The program offers a good mix of the soft and technical skills that you need in order to be successful as a business leader in this day and age. As a modern leader, it is no longer sufficient to be proficient at just one field (such as accounting, marketing etc.). The new age CEO has knowledge that spans various branches of business. In that regard, the introductory courses in all these branches of business that are available in first year serve to consolidate your foundation knowledge before you branch out into a specialist industry. In terms of the co-op aspect, the program offers a fantastic level of support in the job search process. There is a business-specific mandatory course that has to be taken in first year before any seeking commences. This course is designed to help the student improve their cover letter and resume writing knowledge, but also builds skills and provides opportunities in networking and interviewing - vital aspects key to secure a job. If I had to describe the overall culture at UTSC Management, I would say "open". Everyone from the professors to fellow students are extremely open to helping out and providing you with the resources to succeed whether it be in the form of past materials, textbooks, notes or even writing help. It is this collegial atmosphere combined with the right degree of academic rigor that makes UTSC Management a definite top contender for aspiring business graduates.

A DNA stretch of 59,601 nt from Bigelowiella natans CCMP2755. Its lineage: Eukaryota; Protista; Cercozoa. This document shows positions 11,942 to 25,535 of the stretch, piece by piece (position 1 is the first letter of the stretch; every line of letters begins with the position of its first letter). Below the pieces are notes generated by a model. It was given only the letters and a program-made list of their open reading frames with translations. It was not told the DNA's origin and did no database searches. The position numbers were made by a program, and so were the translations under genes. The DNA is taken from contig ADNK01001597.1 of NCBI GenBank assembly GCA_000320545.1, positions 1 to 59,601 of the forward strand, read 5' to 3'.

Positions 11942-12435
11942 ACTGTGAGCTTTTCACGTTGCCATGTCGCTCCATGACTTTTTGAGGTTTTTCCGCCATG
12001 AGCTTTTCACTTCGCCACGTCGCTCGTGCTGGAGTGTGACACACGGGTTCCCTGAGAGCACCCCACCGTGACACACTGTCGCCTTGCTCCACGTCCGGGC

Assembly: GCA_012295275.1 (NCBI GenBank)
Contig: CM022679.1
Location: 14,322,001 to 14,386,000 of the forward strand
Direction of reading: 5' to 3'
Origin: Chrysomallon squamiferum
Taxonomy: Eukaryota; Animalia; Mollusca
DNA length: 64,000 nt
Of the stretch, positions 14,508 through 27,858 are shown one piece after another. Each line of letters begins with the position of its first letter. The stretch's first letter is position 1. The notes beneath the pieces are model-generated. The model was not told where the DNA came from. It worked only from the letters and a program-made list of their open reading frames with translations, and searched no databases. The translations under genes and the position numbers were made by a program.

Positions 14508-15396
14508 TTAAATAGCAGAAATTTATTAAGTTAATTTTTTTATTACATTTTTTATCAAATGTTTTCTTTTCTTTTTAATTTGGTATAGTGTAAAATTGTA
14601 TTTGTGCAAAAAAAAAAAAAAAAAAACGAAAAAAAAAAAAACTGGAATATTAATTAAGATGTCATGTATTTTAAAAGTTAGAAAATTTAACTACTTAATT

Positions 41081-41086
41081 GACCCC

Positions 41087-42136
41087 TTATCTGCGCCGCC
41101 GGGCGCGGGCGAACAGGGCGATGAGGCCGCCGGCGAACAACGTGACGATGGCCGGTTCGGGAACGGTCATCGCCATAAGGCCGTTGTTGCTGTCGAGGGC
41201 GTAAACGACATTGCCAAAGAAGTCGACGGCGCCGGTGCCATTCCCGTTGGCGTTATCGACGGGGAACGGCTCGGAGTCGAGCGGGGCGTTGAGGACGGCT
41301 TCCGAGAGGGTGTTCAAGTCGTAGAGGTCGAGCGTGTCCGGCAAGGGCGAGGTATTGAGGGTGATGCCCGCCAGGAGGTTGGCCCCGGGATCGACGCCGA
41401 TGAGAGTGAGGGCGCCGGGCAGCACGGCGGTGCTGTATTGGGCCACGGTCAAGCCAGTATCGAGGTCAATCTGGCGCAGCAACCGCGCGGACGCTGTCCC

What tips/advice can you provide to students just starting or considering this program(s)?